Smartphone subterfuge -

Smartphone subterfuge

Tech watchers are wondering whether Canada’s Research in Motion is on its way to becoming an industry “dinosaur.”

Smartphone subterfuge

Getty Images

Faced with an eroding market share and middling reviews for its latest BlackBerry devices, some tech watchers are wondering whether Canada’s Research in Motion is on its way to becoming an industry “dinosaur.” But RIM still has a lot to offer, and nobody knows this better than archrival Apple. The Cupertino, Calif.-based maker of iPods, iPhones and iPads has, according to Dow Jones, hired away five high-level RIM employees over the past year and a half—all of whom worked in RIM’s enterprise unit, which caters to corporate clients, RIM’s bread and butter. Apple has had a tough time getting a foothold with the pinstriped crowd, although that may be starting to change now that Bank of America and Citigroup are reportedly allowing staff to use iPhones at work.

But don’t feel too bad for RIM. Last year, it hired Don Lindsay, formerly of Apple and Microsoft, to be its new vice-president of user experience, and it’s probably not a coincidence that RIM’s latest operating system is much smoother and more intuitive as a result. And, speaking of dinosaurs, RIM also managed to lure rock band U2 away from Apple’s marketing department in 2009—a score, especially if it’s middle-aged lawyers and investment bankers you’re trying to appeal to.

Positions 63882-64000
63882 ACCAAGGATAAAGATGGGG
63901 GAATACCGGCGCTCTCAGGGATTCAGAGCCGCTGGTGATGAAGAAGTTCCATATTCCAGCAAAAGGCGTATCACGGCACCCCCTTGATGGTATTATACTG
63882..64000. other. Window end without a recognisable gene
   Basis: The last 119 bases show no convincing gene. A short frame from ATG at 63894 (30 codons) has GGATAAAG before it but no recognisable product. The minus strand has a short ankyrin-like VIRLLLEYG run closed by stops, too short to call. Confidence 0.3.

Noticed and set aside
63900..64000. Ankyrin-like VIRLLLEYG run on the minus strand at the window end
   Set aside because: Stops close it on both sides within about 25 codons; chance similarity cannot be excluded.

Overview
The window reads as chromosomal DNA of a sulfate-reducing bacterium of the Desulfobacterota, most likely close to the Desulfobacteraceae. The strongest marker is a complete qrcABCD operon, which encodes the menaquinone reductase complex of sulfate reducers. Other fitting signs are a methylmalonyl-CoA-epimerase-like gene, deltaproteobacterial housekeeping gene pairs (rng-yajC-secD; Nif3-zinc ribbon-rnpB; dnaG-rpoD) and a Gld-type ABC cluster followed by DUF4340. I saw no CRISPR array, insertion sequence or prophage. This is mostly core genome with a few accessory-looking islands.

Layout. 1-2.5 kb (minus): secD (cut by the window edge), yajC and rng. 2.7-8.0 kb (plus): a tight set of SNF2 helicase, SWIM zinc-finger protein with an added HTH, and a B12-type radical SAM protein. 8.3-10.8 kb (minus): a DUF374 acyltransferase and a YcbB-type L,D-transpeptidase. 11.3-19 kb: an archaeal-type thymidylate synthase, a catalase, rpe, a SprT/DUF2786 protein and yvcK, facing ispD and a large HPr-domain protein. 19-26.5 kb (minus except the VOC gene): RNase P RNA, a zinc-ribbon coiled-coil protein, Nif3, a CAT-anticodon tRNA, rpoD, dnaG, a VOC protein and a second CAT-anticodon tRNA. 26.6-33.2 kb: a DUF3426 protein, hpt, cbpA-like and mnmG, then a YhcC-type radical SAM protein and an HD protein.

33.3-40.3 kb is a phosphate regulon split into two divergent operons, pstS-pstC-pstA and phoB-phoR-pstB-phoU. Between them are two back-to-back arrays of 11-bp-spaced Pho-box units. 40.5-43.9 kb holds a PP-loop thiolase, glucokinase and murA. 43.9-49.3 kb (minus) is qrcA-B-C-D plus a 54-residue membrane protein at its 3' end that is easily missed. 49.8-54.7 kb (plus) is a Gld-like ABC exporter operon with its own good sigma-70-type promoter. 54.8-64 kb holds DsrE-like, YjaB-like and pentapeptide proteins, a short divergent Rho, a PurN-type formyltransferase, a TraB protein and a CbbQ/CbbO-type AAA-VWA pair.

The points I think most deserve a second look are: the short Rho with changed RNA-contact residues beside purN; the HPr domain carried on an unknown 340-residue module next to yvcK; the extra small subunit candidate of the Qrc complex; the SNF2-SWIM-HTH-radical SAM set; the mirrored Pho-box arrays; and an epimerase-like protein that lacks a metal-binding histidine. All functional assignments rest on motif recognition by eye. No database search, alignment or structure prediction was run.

Smartphone subterfuge

  1. My bet is on neither RIM nor iPhone. The winner will probably be Android. It's more open than the other than the other two and Android devices are cheaper. It's also catching on worldwide in a big way, because of those two attributes. Remember how the old PC beat the Apple II back in the 1980's ? Is Jobs making the same mistake twice ?

  2. @francis: Winner? Does there have to be one winner? Is there one winning car company? One winning computer company? One winning TV company? There are very few large industries that are dominated by a single player. The iPhone, Blackberry and Android devices all have different appeals. I see no reason why there isn't room for all of them in an ever growing market.

    • You are 100% right

  3. Huh? That's it? What kind of a story is this supposed to be. Where's page 2? This is as shallow as news reporting gets.